Evolving the Data Warehouse

From the Microsoft SQL Server Data Warehousing team

First post: Project Madison Questions

First post: Project Madison Questions

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Welcome! To kick this blog off I’d like to share some of the most frequently asked questions regarding Project Madison, the new MPP data warehousing solution based on SQL Server.

Is Madison a Data Warehousing appliance? Is it the same thing as DATAllegro?

Madison will follow many of the same principles that DATAllegro employed in designing its DW appliance. Strictly speaking, Madison will be delivered as an appliance-like solution. Madison is different from the current DATAllegro product in terms of the hardware configuration, OS and database.  However, the vast majority of the “secret sauce” that enabled all of the hardware components and the software layer to work together will be carried forward in the Madison solution. Like DATAllegro, Madison relies on using industry standard hardware to keep costs low and facilitate scale-up and scale-out. The plan is to also keep the sales and support model very streamlined for the customer, so that they do not have to work with mulitple vendors to purchase or to log a support ticket.

When will it ship?

Our plans to release Madison in early 2010 are on track. Of course there is a lot of work to do between now and then. MTP and TAP beta programs will kick off this June and will run through early 2010.

What’s the feature parity with the DATAllegro v3 appliance?

Madison is planned to have functional parity with the last major release of DATAllegro, with a few critical enhancements to support some unique capabilities in SQL Server 2008. As we draw closer to MTP1 and the TAP programs, we will be able to share more details about the features.

Will Madison support SQL Server 2000, 2005?

Previous releases of SQL Server will not be supported. Madison is based on SQL Server 2008 Enterprise because this release has unique enhancements around data warehousing that result in a much more comprehensive and easy to manage data warehouse. 

Learn more about Project Madison on the home page and check out the Enterprise DW Architectures white papers on the TechNet portal for DW.

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Comments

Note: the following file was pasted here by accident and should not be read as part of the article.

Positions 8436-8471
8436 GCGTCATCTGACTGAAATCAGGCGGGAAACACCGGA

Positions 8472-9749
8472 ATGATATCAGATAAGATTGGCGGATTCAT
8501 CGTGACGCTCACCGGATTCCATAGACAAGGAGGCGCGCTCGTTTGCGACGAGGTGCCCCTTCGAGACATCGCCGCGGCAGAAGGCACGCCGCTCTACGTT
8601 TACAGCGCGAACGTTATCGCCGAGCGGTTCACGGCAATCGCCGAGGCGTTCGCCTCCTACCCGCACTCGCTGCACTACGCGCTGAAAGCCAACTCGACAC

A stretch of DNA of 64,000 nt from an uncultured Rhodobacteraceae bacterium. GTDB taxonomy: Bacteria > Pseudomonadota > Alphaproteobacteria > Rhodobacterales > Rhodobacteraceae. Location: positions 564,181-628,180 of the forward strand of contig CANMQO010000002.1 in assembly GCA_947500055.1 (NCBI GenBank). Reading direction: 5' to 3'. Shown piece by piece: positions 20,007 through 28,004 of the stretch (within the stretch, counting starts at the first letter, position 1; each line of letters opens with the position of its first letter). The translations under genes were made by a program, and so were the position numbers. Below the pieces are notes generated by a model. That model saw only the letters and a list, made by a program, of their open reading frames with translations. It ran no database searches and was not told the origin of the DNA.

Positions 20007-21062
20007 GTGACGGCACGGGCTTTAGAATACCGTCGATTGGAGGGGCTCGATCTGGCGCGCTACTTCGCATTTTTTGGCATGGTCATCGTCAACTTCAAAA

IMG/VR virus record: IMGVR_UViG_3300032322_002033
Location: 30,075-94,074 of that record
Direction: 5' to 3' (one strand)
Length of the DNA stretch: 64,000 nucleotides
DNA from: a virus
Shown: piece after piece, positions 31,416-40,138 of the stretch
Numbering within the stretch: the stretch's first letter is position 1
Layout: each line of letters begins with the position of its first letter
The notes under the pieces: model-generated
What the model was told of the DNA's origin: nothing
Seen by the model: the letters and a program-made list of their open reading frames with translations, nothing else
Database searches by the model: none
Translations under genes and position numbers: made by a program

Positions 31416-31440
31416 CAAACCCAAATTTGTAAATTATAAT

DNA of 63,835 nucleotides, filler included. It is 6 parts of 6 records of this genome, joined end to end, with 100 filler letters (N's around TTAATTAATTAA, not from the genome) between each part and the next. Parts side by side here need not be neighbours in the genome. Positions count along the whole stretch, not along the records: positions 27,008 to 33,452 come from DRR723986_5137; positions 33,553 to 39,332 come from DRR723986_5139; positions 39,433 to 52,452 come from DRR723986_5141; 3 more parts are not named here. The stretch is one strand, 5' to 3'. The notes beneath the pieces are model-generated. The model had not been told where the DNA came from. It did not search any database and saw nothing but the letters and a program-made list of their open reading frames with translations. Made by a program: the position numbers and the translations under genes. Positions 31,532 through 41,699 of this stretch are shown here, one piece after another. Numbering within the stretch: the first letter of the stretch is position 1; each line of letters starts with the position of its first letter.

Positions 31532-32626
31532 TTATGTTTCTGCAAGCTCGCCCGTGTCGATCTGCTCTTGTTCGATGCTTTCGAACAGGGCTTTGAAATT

• Joe, you wrote, "Madison is planned to have functional parity with the last major release of DATAllegro."  That's the "early 2010" release, which would be something like 2 years since the last major DATAllegro release.  So two questions:

    1) Teradata, Greenplum, Aster, Sybase IQ, Vertica, and others are not standing still.  There won't be ANY significant enhancements?  Not embedded analytics, parallelized or not? Not a columnar type?  Not support for large objects (esp. text), which I believe DATAllegro did not have?

    2) What about the non-functional side:

    query & load speed, support for heavy, mixed work-loads?  I hope you're going to do a lot better than DATAllegro parity (accounting for improved hardware) on that front.

    3) Will you really support scale-out?  Seems like the scalability model for Windows platforms is more naturally scale-up via more CPUs and cores.

    Seth

  • Seth, great questions and I reckon there are other folks out there who are similarly curious. I queried our engineering and consulting team and we have some answers.

    1) There will be some enhancements, but our main focus is on porting the DATAllegro technology to the Microsoft platform. We’re confident that this will be very competitive overall.

    Consider that Dell recently unveiled its new Global Enterprise Data Warehouse on DATAllegro V3 technology (at TDWI Las Vegas). This is a pretty clear statement regarding viability of the current feature set for an EDW platform.

    We're not standing still either. The last major DATAllegro release ships in June of this year making it the second major release since the acquisition and the 3rd if you look back 6 months prior to acquisition.

    2) You are correct, recall that the comment in my post was specific to “feature” parity.

    3) Yes, Madison is a true scale-out technology, in the same way that DATAllegro was. Expansion relies on adding servers, not upgrading them (scale-up). This is consistent with the shared-nothing, parallel design and maintains the “appliance-like” provisioning aspect of the DATAllegro V3 appliance.

    The underlying SQL Server platform continues to improve in terms of scale-up and we’ll also be able to take full advantage of enhancements in that area.

    So, with this model we have the advantage of driving scalability improvements on both axes.

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